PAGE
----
How Loon flies

Stratosphere

Situated on the edge of space, between 10 km and 60 km in altitude, the stratosphere presents unique engineering challenges: air pressure is 1% that at sea level, and this thin atmosphere offers less protection from UV radiation and dramatic temperature swings, which can reach as low as -80°C. By carefully designing the balloon envelope to withstand these conditions, Project Loon is able to take advantage of the stratosphere’s steady winds and remain well above weather events, wildlife and airplanes.

How Loon is designed

Envelope

The inflatable part of the balloon is called a balloon envelope. A well-made balloon envelope is critical for allowing a balloon to last around 100 days in the stratosphere. Loon’s balloon envelopes are made from sheets of polyethylene plastic, and they measure fifteen meters wide by twelve meters tall when fully inflated. When a balloon is ready to be taken out of service, gas is released from the envelope to bring the balloon down to Earth in a controlled descent. In the unlikely event that a balloon drops too quickly, a parachute attached to the top of the envelope is deployed.

Solar panels

Each balloon’s electronics are powered by an array of solar panels. The solar array is a flexible plastic laminate supported by a light-weight aluminum frame. It uses high efficiency monocrystalline solar cells. The solar array is mounted at a steep angle to effectively capture sunlight on short winter days at higher latitudes. The array is divided into two sections facing in opposite directions, allowing us to capture energy in any orientation as the balloons spin slowly in the wind. The panels produce approximately 100 Watts of power in full sun, which is enough to keep Loon’s electronics running while also charging a battery for use at night. By moving with the wind and charging in the sun, Project Loon is able to power itself using entirely renewable energy sources.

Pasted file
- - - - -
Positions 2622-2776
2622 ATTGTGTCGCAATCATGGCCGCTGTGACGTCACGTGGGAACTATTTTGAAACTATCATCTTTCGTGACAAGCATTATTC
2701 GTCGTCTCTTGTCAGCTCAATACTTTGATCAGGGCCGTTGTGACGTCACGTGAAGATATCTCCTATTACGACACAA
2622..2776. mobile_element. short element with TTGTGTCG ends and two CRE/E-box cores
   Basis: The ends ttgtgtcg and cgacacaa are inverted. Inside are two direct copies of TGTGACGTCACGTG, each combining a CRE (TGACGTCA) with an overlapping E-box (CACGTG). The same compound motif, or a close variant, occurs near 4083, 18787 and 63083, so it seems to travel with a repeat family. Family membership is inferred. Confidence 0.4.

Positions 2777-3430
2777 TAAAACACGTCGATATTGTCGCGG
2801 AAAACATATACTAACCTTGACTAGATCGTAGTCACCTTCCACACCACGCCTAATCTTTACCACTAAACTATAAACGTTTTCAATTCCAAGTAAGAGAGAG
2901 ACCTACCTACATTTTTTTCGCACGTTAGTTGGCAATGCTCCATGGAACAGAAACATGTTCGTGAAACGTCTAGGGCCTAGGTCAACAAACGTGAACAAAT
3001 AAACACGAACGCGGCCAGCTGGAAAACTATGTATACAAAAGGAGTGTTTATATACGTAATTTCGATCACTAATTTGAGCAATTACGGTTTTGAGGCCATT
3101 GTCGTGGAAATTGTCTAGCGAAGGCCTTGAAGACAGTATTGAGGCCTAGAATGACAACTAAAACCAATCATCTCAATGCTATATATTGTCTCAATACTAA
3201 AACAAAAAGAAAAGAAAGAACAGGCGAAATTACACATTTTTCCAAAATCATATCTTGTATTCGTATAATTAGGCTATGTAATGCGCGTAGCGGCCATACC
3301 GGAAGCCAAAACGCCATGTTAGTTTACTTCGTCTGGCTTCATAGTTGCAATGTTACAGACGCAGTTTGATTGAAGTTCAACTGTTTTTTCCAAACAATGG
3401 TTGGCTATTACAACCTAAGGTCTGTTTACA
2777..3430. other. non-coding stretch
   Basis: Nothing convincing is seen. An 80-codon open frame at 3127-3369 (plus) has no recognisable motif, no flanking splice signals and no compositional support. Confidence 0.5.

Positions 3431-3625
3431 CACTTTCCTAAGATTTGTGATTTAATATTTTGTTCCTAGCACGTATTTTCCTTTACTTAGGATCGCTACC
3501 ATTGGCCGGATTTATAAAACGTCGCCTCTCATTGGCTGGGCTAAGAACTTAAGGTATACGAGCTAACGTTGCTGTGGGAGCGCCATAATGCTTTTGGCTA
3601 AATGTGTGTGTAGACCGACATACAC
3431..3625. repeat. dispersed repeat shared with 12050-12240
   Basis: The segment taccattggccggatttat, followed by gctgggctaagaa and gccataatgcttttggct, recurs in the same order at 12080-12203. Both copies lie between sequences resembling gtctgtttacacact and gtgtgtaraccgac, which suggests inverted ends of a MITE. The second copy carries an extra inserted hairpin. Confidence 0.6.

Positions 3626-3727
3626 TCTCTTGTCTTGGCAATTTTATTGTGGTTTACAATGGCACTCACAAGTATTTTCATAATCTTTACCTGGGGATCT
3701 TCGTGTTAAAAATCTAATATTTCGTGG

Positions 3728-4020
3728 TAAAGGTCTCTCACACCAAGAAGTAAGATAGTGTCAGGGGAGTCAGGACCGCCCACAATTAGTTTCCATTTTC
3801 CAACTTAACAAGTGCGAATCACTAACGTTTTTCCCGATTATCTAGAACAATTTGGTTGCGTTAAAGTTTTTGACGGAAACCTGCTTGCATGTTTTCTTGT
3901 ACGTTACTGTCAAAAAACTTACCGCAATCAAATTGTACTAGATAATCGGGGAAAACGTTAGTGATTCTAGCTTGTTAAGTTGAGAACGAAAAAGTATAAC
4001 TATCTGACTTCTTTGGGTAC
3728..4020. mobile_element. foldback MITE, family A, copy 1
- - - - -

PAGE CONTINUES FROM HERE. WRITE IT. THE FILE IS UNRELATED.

Electronics

A small box containing the balloon’s electronics hangs underneath the inflated envelope, like the basket carried by a hot air balloon. This box contains circuit boards that control the system, radio antennas to communicate with other balloons and with Internet antennas on the ground, and lithium ion batteries to store solar power so the balloons can operate throughout the night.

How Loon connects

Each balloon can provide connectivity to a ground area about 80 km in diameter using a wireless communications technology called LTE. To use LTE, Project Loon partners with telecommunications companies to share cellular spectrum so that people will be able to access the Internet everywhere directly from their phones and other LTE-enabled devices. Balloons relay wireless traffic from cell phones and other devices back to the global Internet using high-speed links.

Scaling up

In this video, Project Lead Mike Cassidy talks us through the progress the team has made towards creating and managing a balloon network at scale and making balloon-powered Internet for all a reality.

Still curious?

Learn more about how Loon works on our Google+ page. Share your questions with #AskAway.